Ever since S4C launched its research report, titled, “Natural Resource and Benefit – Sharing Negotiations between Host Communities and Extractive Companies: A Case Study of Assa North and Ohaji South [ANOH] Gas Development Project, the number of mineral-rich communities approaching the organization, seeking sound legal advice for navigating the complex relationships and contract negotiations with extractive companies have multiplied. IMO COMMUNITIES. Through these community outreaches, S4C built the capacity of local actors to negotiate contract terms, demand opportunities to participate and benefit equitably from extractive activities sited in their own vineyard.
At these meetings, S4C shared the key findings and recommendations contained in the latest research report. Although the report focused on the host and impacted communities of the ANOH gas development project, the social and economic realities are uniform across the entire province in Ohaji/Egbema housing other major extractive and oil refining projects operated by both indigenous and international oil majors. Consequently, S4C walked participants through the laws and international best practices that apply to the extractive sector in order to deepen their understanding of communities’ right to free, prior and informed consent, especially the right to be informed about the nature of the extractive activity and the associated environmental impacts, information regarding the size of land to be acquired, the land-taking and compensation modalities, type of licenses held by operators, duration of the project, the risk mitigation measures and the benefits accruable to the community. These details are usually considered when negotiating agreements with investors needing community lands for their businesses. The inclusion of women in these negotiations are imperative because women are disproportionately impacted by oil and gas exploration activities as their farmlands are taken over without adequate compensation, local water sources and their farm produce frequently affected by oil spills.
Elated by the new knowledge gained, leaders of the various communities thanked SPACES FOR CHANGE for providing evidence-based advisory which deepened their understanding of existing laws applicable to the extractive sector and legal remedies available to them as host communities. Despite these legal protections, they decried the undue interference of state governments and the escalating tensions caused by the parallel governance structures set up by oil companies. The parallel mechanisms—often known as Community Development Committees (CDC) or the Community Engagement Management Board—set up by oil companies primarily operate as rivals to preexisting local institutions and constantly counter any position adopted by the majority of the populace to advance their collective wellbeing. These are the two major causes of disunity and restiveness in the entire local government area. No week passes without news of killings, kidnappings, extortions and violence in the province. Just recently, a police officer and four oil workers were reportedly killed in an ambush in Assa community in Ohaji/Egbema Local Government Area of Imo State, while an unspecified number of persons sustained gunshot injuries. If you take away these twin problems of state interference and parallel company-community engagement mechanisms, peace will be restored to the area.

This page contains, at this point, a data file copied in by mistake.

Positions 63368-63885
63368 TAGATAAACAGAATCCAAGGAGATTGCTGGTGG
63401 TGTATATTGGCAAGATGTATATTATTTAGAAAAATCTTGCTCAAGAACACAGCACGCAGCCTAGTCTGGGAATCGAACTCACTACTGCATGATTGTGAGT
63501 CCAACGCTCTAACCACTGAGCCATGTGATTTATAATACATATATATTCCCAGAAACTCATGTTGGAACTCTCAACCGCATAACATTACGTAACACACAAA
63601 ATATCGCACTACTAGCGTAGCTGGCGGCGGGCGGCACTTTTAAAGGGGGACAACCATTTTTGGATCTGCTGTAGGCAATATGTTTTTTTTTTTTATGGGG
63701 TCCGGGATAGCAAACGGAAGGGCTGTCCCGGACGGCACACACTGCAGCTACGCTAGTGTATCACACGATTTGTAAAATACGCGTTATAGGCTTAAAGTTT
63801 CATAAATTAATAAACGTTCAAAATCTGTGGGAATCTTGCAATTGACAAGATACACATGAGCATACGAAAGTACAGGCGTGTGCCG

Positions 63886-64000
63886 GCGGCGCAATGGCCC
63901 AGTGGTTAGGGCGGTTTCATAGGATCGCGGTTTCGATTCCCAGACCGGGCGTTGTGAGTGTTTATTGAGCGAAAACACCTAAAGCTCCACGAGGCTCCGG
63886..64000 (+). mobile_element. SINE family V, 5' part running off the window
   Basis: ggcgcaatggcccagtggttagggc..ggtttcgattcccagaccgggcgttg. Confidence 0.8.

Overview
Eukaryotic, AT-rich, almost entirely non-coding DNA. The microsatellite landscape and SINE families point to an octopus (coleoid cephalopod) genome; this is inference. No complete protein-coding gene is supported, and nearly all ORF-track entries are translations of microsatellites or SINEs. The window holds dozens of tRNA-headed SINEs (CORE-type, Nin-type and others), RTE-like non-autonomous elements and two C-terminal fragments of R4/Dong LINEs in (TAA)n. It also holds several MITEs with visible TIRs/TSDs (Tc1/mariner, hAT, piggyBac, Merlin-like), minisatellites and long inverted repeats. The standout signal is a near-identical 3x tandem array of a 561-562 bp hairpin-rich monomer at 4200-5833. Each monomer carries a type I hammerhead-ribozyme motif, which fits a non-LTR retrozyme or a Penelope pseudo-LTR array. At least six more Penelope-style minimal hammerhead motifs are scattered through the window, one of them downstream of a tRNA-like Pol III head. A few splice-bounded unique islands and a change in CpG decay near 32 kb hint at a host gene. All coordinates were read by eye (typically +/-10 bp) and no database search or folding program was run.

Community women lamented the low crop yields recorded in recent times. Before, Ohaji yam and cassava are famed for their large size and highly-nutritious value. The entire Ohaji area used to be known for their faming prowess and naturally-huge agricultural harvests without using fertlisers. Nowadays, local farmers continue to express shock over the dwindling crop yields year and after year, even after using fertilizer and other soil-enhancement techniques. The crop declines have worsened since the oil and gas exploration and production activities commenced operations in their localities. Community leaders also faulted the lack of adequate legal representation for communities during GMOU negotiations. All the communities engaged agreed with S4C’s research finding that extractive companies unilaterally drafts GMOUs and hands over to community representatives to sign, pointing to lopsided power relations between the negotiating parties. Oil and gas operators have always resisted and stifled every attempt by local leaders to object to offending clauses in the GMOUs. Other challenges mentioned include inadequate compensation of land acquired for extractive purposes, poor execution of projects agreed upon in the GMOUs and weak supervision of the activities of oil companies by state agencies etc.
In light of these revelations, community leaders, in unison, implored S4C to continue to provide them with sound legal advice to guide their dealings with oil companies. In closing, S4C emphasized the need for host communities to negotiate for long-term value that will benefit even the unborn generations and not to mortgage their future for mere crumbs and pittances. S4C also reiterated its commitment to open its door to every community whose rights are trampled upon by corporate actors by providing legal advice and free legal representation in court. In addition to that, S4C will intensify its advocacy and partnerships with the communities to deepen their knowledge, empowering them to negotiate better benefits that can engender sustainable development in oil producing communities across the country.